Hence, a simple model like that might not give a very accurate estimate.

    Hence, we would like to model having more input variables (explanatory variables). When we have more than one it is called Multiple Linear Regression.

    Step 2: Get Example Data

    Let’s take a look at some house price data.

    import pandas as pd
    data = pd.read_csv('https://raw.githubusercontent.com/LearnPythonWithRune/MachineLearningWithPython/main/files/house_prices.csv')

    Notice – you can also download the file locally from the GitHub. This will make it faster to run every time.

    The output should be giving the following data.

    The goal is given a row of data we want to predict the House Unit Price. That is, given all but the last column in a row, can we predict the House Unit Price (the last column).

    Step 3: Plot the data

    Just for fun – let’s make a scatter plot of all the houses with Latitude and Longitude.

    import matplotlib.pyplot as plt
    fig, ax = plt.subplots()
    ax.scatter(x=data['Longitude'], y=data['House unit price'])

    This gives the following plot.

    This shows you where the houses are located, which can be interesting because house prices can be dependent on location.

    Somehow it should be intuitive that the longitude and latitude should not be linearly correlated to the house price – at least not in the bigger picture.

    Step 4: Correlation of the features

    Before we make the Multiple Linear Regression, let’s see how the features (the columns) correlate.


    Which gives.

    This is interesting. Look at the lowest row for the correlations with House Unit Price. It shows that Distance to MRT stations negatively correlated – that is, the longer to a MRT station the lower price. This might not be surprising.

    More surprising is that Latitude and Longitude are actually comparably high correlated to the House Unit Price.

    This might be the case for this particular dataset.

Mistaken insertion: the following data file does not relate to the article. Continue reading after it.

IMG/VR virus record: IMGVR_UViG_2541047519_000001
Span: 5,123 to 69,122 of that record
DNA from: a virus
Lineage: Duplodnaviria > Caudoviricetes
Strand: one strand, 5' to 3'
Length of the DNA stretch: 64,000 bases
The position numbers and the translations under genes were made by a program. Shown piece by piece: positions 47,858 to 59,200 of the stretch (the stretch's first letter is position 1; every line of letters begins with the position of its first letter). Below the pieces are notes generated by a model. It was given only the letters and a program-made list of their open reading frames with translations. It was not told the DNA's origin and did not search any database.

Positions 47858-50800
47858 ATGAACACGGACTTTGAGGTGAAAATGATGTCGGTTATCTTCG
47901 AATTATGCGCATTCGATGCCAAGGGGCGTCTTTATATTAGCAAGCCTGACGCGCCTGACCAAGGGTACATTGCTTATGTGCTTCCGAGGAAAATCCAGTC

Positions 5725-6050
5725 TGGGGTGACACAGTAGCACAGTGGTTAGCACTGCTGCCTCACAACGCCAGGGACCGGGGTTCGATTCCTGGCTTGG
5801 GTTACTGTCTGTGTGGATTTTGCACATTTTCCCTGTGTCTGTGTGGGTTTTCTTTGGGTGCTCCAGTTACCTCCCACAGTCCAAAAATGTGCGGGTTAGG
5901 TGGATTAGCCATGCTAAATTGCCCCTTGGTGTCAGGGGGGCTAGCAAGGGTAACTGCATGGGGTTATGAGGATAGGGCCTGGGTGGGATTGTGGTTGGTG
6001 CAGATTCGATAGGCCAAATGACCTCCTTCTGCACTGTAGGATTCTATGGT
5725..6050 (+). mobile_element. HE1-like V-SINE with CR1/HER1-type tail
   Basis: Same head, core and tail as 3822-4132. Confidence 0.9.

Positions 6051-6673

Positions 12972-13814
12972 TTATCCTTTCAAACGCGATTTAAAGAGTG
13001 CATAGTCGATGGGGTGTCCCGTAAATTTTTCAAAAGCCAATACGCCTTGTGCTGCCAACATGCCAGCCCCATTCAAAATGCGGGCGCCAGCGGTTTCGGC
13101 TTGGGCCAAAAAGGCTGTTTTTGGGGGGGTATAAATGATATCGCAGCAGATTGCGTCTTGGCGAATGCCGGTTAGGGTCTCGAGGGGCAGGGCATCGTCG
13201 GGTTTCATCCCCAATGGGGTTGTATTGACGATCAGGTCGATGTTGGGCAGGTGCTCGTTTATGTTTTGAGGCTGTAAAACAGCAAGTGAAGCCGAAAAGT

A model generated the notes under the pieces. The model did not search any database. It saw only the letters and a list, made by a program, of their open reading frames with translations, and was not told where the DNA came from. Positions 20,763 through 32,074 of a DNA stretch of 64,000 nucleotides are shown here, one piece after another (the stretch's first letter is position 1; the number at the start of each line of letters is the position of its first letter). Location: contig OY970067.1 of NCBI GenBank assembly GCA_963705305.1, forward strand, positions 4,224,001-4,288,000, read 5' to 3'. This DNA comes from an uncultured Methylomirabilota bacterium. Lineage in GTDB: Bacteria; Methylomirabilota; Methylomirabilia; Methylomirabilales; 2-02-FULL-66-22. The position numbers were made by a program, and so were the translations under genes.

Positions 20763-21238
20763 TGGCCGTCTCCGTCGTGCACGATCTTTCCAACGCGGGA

Step 5: Check the Quality of the dataset

    For the Linear Regression model to perform well, you need to check that the data quality is good. If the input data is of poor quality (missing data, outliers, wrong values, duplicates, etc.) then the model will not be very reliable.

    Here we will only check for missing values.


    Which gives.

    Transaction                     0
    House age                       0
    Distance to MRT station         0
    Number of convenience stores    0
    Latitude                        0
    Longitude                       0
    House unit price                0
    dtype: int64

    This tells us that there are no missing values.

    If you want to learn more about Data Quality, then check out the free course on Data Science. In that course you will learn more about Data Quality and how it impacts the accuracy of your model.

    Step 6: Create a Multiple Linear Regression Model

    First we need to divide them into input variables X (explanatory variables) and output values y (response values).

    Then we split it into a training and testing dataset. We create the model, we fit it, we use it predict the test dataset and get a score.

    from sklearn.model_selection import train_test_split
    from sklearn.linear_model import LinearRegression
    from sklearn.metrics import r2_score
    X = data.iloc[:,:-1]
    y = data.iloc[:,-1]
    X_train, X_test, y_train, y_test = train_test_split(X, y, random_state=0, test_size=.15)
    lin = LinearRegression()
    lin.fit(X_train, y_train)
    y_pred = lin.predict(X_test)
    print(r2_score(y_test, y_pred))

    For this run it gave 0.68.

    Is that good or bad? Well, good question. The perfect match is 1, but that should not be expected. The worse score you can get is minus infinite – so we are far from that.

    In order to get an idea about it – we need to compare it with variations.

    In the free Data Science course we explore how to select features and evaluate models. It is a great idea to look into that.

    Want to learn more?

    In the next lesson you will learn Reinforcement Learning.

    This is part of a FREE 10h Machine Learning course with Python.

    • 15 video lessons – which explain Machine Learning concepts, demonstrate models on real data, introduce projects and show a solution (YouTube playlist).
    • 30 JuPyter Notebooks – with the full code and explanation from the lectures and projects (GitHub).
    • 15 projects – with step guides to help you structure your solutions and solution explained in the end of video lessons (GitHub).